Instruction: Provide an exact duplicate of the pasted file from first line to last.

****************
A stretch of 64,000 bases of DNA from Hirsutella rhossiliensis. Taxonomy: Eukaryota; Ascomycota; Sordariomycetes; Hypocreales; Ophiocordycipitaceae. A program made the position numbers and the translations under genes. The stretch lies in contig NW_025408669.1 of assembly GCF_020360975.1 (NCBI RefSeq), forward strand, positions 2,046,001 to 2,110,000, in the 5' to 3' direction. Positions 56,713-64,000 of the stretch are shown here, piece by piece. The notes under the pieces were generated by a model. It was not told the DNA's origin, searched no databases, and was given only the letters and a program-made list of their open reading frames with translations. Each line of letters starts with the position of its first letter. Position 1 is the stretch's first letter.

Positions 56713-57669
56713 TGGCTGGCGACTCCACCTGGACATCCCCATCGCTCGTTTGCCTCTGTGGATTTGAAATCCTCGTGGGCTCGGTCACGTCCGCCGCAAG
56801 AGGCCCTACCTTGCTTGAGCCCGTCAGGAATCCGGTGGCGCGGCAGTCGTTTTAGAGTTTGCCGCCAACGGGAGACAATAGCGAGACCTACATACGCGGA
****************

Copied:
A stretch of 64,000 bases of DNA from Hirsutella rhossiliensis. Taxonomy: Eukaryota; Ascomycota; Sordariomycetes; Hypocreales; Ophiocordycipitaceae. A program made the position numbers and the translations under genes. The stretch lies in contig NW_025408669.1 of assembly GCF_020360975.1 (NCBI RefSeq), forward strand, positions 2,046,001 to 2,110,000, in the 5' to 3' direction. Positions 56,713-64,000 of the stretch are shown here, piece by piece. The notes under the pieces were generated by a model. It was not told the DNA's origin, searched no databases, and was given only the letters and a program-made list of their open reading frames with translations. Each line of letters starts with the position of its first letter. Position 1 is the stretch's first letter.

Positions 56713-57669
56713 TGGCTGGCGACTCCACCTGGACATCCCCATCGCTCGTTTGCCTCTGTGGATTTGAAATCCTCGTGGGCTCGGTCACGTCCGCCGCAAG
56801 AGGCCCTACCTTGCTTGAGCCCGTCAGGAATCCGGTGGCGCGGCAGTCGTTTTAGAGTTTGCCGCCAACGGGAGACAATAGCGAGACCTACATACGCGGA